Orange County Register
Can the party of oligarchy also be the party of the people? Besides fending off the never-ending taint of corruption, which could weaken the extent of her “mandate,” this may prove the central challenge of a Hillary Clinton regime.
No candidate in recent memory — at least, not since Lyndon B. Johnson in 1964 — has enjoyed more universal support from the rich, powerful and well-connected. They have provided her with “a towering cash advantage,” as a recent Bloomberg column described it, over her opponent. By one estimate, she is getting funds from 20 times as many billionaires as Trump.
Yet, at the same time, Clinton faces a challenge from strident, and often anti-business, populists who now control much of the party base. The presidency may soon belong to Hillary, but its heart belongs to Vermont Sen. Bernie Sanders and Massachusetts Sen. Elizabeth Warren.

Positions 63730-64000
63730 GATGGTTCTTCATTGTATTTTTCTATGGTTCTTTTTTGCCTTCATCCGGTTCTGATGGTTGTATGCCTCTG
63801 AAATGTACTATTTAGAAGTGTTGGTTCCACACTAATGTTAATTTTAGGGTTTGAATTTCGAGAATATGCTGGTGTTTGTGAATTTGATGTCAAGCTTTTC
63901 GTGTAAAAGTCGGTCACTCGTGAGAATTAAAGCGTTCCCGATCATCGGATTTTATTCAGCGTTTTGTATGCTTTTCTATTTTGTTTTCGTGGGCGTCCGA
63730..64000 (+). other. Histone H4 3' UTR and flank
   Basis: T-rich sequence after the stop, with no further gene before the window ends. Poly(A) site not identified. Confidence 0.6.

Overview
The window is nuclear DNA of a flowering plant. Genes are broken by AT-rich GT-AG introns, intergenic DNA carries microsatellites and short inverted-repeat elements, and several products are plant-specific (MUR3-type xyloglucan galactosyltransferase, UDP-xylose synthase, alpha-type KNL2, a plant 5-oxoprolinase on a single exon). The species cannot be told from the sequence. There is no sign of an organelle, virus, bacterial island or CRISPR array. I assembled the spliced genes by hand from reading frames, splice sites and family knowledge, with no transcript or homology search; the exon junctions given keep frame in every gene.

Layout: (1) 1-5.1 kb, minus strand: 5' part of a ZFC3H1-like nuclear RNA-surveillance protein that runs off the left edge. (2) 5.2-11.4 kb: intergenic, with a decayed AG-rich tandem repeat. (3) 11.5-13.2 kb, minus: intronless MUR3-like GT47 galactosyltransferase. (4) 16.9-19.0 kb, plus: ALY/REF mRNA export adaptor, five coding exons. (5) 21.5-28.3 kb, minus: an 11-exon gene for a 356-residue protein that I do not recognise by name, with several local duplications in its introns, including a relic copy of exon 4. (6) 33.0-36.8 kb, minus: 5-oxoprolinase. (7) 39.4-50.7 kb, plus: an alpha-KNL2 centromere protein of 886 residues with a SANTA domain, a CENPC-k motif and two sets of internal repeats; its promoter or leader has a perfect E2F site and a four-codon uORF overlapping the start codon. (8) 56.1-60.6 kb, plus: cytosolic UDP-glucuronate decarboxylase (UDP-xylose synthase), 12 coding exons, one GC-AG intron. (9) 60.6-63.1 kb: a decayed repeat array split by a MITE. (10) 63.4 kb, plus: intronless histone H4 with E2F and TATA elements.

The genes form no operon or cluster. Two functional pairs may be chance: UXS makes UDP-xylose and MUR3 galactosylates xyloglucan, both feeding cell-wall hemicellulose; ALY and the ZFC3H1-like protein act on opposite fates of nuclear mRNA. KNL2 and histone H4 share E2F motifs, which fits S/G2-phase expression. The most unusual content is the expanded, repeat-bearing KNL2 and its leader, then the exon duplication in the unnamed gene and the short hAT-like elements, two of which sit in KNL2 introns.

These trends will pose a difficult, but not necessarily insurmountable, challenge. The Peronist Kirschners, Nestor and Christina, ruinously dominated Argentina’s politics for 12 years by providing lavish favors for business supporters while they expanded the country’s welfare state.
Perhaps a more uplifting model could be gleaned from late 19th-century Britain, where “Tory Democracy” sought to forge an alliance between the struggling working class and the traditional landed gentry. This strategy was largely designed by Benjamin Disraeli, who served two terms as prime minister.
Joel Kotkin is executive editor of NewGeography.com. He is the Roger Hobbs Distinguished Fellow in Urban Studies at Chapman University and executive director of the Houston-based Center for Opportunity Urbanism. His newest book, The Human City: Urbanism for the rest of us, will be published in April by Agate. He is also author of The New Class Conflict, The City: A Global History, and The Next Hundred Million: America in 2050. He lives in Orange County, CA.